Hotel Ariston

4 November 2011: guided tour of the exhibition project Hotel Ariston with curator Thouli Misirloglou

It is perhaps not surprising given the continuous attention garnered by “Hotel Ariston” – realized as part of the parallel programme for the XVe Biennale de la Mediterranée – over the course of its month-long programme of performances and events that no one showed up for our guided tour of the exhibition space on the eve of the closing party. Admittedly, I was probably one of the last souls in the art community to have visited the hotel. But in spite of the low attendance -­ in keeping with her tireless dedication to the project in the face of countless difficulties ­- curator Thouli Misirloglou nonetheless generously agreed to take me on a 2h private tour of the six-floor building.

What immediately struck me as I clambered up the circular staircase winding its way to the attic was the sheer scale of the project. The latter occupied more space than most contemporary art institutions and presented a range of works by 80 local and international artists as well as practitioners from various fields. As with another guided tour of peers that I attended later that weekend of the International Young Artists’ Workshop “Domino” (Thessaloniki Biennial 3), the visit became both an opportunity to see the exhibition, and a chance to engage in a somewhat private conversation[1] about the underlying issues, problems and freedoms that emerged around this particular project.

Lena Athanasopoulou. λ ο ύ π α, 2011. Multimedia installation. Photo by Anastasios Ktistis

Curating a site-specific project in an abandoned hotel is not a particularly new idea (those who know me will recognize here that I have never been a big proponent of novelty for its own sake). But the project still raised a series of urgent questions and concerns for artists and curators alike in terms of when, where, why and how to develop projects in the current economic climate. Indeed, despite being part of an international biennial, “Hotel Ariston” used its allocated resources to develop a more experimental project rather than a minutely controlled exhibition. Participating artists were encouraged to, and in many instances (to my pleasant surprise) used the project to daringly experiment with their practice in an in situ context, which yielded some exciting results including the installations of Lena Athanasopoulou (better known for her photography and collages work) and Stefanos Agalianos (strongly affiliated with painting).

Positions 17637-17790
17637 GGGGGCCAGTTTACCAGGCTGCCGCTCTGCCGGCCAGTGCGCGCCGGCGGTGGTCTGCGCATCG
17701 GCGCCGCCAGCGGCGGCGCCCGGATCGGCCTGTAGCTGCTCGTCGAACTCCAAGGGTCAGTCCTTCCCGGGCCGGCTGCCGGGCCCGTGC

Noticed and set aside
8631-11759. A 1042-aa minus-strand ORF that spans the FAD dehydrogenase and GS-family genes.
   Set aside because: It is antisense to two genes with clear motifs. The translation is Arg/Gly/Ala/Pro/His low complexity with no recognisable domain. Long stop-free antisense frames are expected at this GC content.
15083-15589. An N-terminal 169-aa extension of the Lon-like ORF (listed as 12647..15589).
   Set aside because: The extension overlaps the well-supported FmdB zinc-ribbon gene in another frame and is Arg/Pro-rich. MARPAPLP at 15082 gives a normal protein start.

Zoe Giabouldaki. Cenote, 2011

Arguably some of the most compelling works in the hotel remained the more understated and restrained interventions, such as Zoe Giabouldaki’s work, which elegantly drew out multiple readings of the loaded space. Such interventions generated an interesting discussion during the visit around the legibility of in situ exhibitions, and the questionable use of wall texts and labels in such an environment. Labels were generally omitted from “Hotel Ariston” as Thouli felt they would affect the reading of the unusual space by imposing an institutional logic in the form of a designated path through the labyrinth-like layout of the rooms. The occasional wall text did accompany specific works. But despite providing significant and often necessary details regarding these work, the texts also had the adverse affect of drawing attention to certain pieces’ apparent incompleteness or perhaps out-of-place-ness within the site, strategically arranged so as to generate a sense of disoriented discovery, as though one were stumbling upon the deliberately staged works.


We would like to thank Thouli Misirloglou for her generous guided tour of “Hotel Ariston”.

[1] If I qualify the conversation as somewhat private, it is not only that this kind of backstory isn’t typically part of the official public discourse, but also that in Thessaloniki and perhaps in all of Greece, information surrounding art world events circulates far more by rumor than in any other place I have ever lived or work, due in great part to the more intimate rather than more professional nature of most relationships in the local art scene.


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